When Tucson Hebrew Academy eighth graders Emily Youngerman and Alyssa Lee first spotted the Western Wall in Jerusalem, they squealed to each other, “Look! It isn’t just a picture anymore!”
While most Tucson eighth graders finished up their year with paperwork and exams, the THA eighth grade class spent 10 action- packed days touring Israel. Sixteen students and two chaperones went on this year’s trip.
“The goal of the trip is to go beyond the scope of the classroom,” says Rabbi Billy Lewkowicz, THA director of Judaic and Hebrew studies and lead chaperone. “Up until this moment, Israel has just been a picture on a postcard, and now they have joyful memories and the pride of being in the Holy Land.”
THA’s middle school program includes modern Hebrew language and Judaic studies in addition to the academic curriculum, which also features creative writing, art, drama and music. THA goes from kindergarten through eighth grades, so the annual Israel trip is a culmination on many levels — of friendships, scholastics and cementing Jewish identity before students graduate to attend secular high schools.
To afford the Israel adventure, the eighth graders and their parents spent the year fundraising through individual babysitting, holding group yard sales, raffles and pizza drives, selling art work, writing grants and serving as vendors at the Israel 66 Celebration. This is THA’s 12th year to send a group, with a grand total of more than 300 students participating.
The 10-day trip was coordinated through an Israeli company, Jewish Journeys, beginning in Tel Aviv with a day trip to Independence Hall and an overnight stay on a kibbutz. Other excursions included camel riding through the Judean desert, hiking up Masada, floating in the Dead Sea, touring Jerusalem’s Western Wall and City of David tunnels, visiting the Yad Vashem Holocaust History Museum, studying Mishnah in the mystical city of Safed, discovering ancient Chanukah artifacts at an archaeological dig, hiking in the Golan Heights, kayaking down the Jordan River and boating on the Sea of Galilee. The group interacted with a vast array of Israelis, from Holocaust survivors and rabbis to soldiers, kibbutz workers, students and archaeologists.
Youngerman remembers “salivating over hearing about the eighth graders’ Israel trip since I was a first grader. At THA we watch each group travel then graduate, so there are no words to describe the experience when you go yourself. It is such a tight knit group, a family.” Her most meaningful experience on the trip was a morning service atop Masada.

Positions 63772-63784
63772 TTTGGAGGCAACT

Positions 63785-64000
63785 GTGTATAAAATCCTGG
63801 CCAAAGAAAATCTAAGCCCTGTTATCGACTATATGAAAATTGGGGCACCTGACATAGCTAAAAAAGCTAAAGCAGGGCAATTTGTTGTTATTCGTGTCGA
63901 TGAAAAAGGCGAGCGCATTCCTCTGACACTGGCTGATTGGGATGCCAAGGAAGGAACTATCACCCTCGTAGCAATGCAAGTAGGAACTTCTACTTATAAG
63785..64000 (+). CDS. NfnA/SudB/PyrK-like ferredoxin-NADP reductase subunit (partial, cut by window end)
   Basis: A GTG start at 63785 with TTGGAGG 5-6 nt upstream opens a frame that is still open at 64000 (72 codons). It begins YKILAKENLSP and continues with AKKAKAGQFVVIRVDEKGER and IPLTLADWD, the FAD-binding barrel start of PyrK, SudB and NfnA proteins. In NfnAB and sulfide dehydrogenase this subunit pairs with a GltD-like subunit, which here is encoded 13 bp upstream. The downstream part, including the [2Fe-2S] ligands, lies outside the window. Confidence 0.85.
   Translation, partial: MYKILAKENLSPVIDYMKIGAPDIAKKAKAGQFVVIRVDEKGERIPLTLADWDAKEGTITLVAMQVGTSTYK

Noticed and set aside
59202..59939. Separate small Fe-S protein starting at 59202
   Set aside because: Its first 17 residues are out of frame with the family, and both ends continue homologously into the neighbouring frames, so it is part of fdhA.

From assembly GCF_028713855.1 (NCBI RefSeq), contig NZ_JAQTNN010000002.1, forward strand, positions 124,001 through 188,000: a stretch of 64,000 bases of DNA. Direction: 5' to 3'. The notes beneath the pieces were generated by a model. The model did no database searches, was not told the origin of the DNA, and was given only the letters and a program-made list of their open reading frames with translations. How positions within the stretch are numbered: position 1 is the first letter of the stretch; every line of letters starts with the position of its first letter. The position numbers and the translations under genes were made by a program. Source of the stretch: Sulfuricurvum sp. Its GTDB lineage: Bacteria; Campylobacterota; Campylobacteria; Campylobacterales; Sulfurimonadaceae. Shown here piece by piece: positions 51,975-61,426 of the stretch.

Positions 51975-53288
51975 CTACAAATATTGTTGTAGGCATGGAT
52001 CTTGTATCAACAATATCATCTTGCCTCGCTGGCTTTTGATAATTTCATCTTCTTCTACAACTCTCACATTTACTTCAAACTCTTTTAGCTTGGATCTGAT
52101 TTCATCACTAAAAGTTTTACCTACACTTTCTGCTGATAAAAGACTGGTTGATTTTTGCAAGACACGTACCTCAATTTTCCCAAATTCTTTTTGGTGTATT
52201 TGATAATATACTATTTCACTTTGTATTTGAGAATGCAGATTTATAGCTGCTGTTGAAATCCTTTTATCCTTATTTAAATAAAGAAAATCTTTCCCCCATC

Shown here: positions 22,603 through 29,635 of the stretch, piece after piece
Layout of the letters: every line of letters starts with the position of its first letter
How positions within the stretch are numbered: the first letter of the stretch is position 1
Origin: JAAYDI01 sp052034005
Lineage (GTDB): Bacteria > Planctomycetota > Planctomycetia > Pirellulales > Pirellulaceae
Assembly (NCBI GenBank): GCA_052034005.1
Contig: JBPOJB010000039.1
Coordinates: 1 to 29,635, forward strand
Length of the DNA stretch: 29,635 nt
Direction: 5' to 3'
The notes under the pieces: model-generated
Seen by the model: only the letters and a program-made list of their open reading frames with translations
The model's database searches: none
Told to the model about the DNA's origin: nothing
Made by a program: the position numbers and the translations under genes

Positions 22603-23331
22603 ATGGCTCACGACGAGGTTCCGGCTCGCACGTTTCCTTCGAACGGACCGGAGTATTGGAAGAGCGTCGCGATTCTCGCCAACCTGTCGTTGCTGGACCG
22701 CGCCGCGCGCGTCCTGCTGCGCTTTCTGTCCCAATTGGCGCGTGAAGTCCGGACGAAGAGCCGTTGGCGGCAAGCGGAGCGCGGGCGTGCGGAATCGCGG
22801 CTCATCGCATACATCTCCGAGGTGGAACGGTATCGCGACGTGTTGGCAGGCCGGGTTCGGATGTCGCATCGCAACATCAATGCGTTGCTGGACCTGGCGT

Noah Meyer agrees. “It was an awesome experience, and the group was so much fun to go with,” he says. “My favorite places were Jerusalem, Masada and the overnight experience on the Yad Mordechai kibbutz.” One memory which really stood out to Meyer was playing football with Rabbi Billy and the group on the beach near Tel Aviv.
On the kibbutz, Meyer recalls teaching the Israelis how to make s’mores, which they had never heard of, and how to play American football with a football they purchased from the local shuk, or market. “The entire experience gave me a new perspective on my Jewish identity,” Meyer says, “and it was a great way to tie up eight years at THA.”
Regarding security, Lewkowicz says a guard assigned by the travel company regularly liaised with the police and army. The guard accompanied the group at all times, mostly as an extra tour guide. “Most students said they felt safer in Israel than in most places in the U.S.,” Lewkowicz says, “and the heightened sense of security yields an even greater sense of freedom.”
That bond was put to the test when one of the eighth graders twisted her ankle early in the trip. “The next day was the hike up Masada,” says Lewkowicz, “and this group had such an excellent attitude. No way were they leaving her behind! Everyone just carried her and gave her piggy back rides all the way up, with such joy!”
THA students who have participated on the Israel trip in previous years typically go on to participate in Tucson’s Hebrew High and remain active in the Jewish community. “Everyone wants to go back,” Lewkowicz says. “Israel has the power to deepen connections, awareness and feelings. Even the spirits of the students themselves are enhanced.”
Deborah Baker, Meyer’s mother, agrees. “The trip is completely transformative. Their reviews are so extremely positive that it inspires the community to raise the funds every year to make it happen.”
“They experience so much by being so openly Jewish,” Lewkowicz explains, “and that amazing experience forms a powerful bond.”
Sarah Chen is a freelance writer and blogger who lives with her husband and two children in Tucson.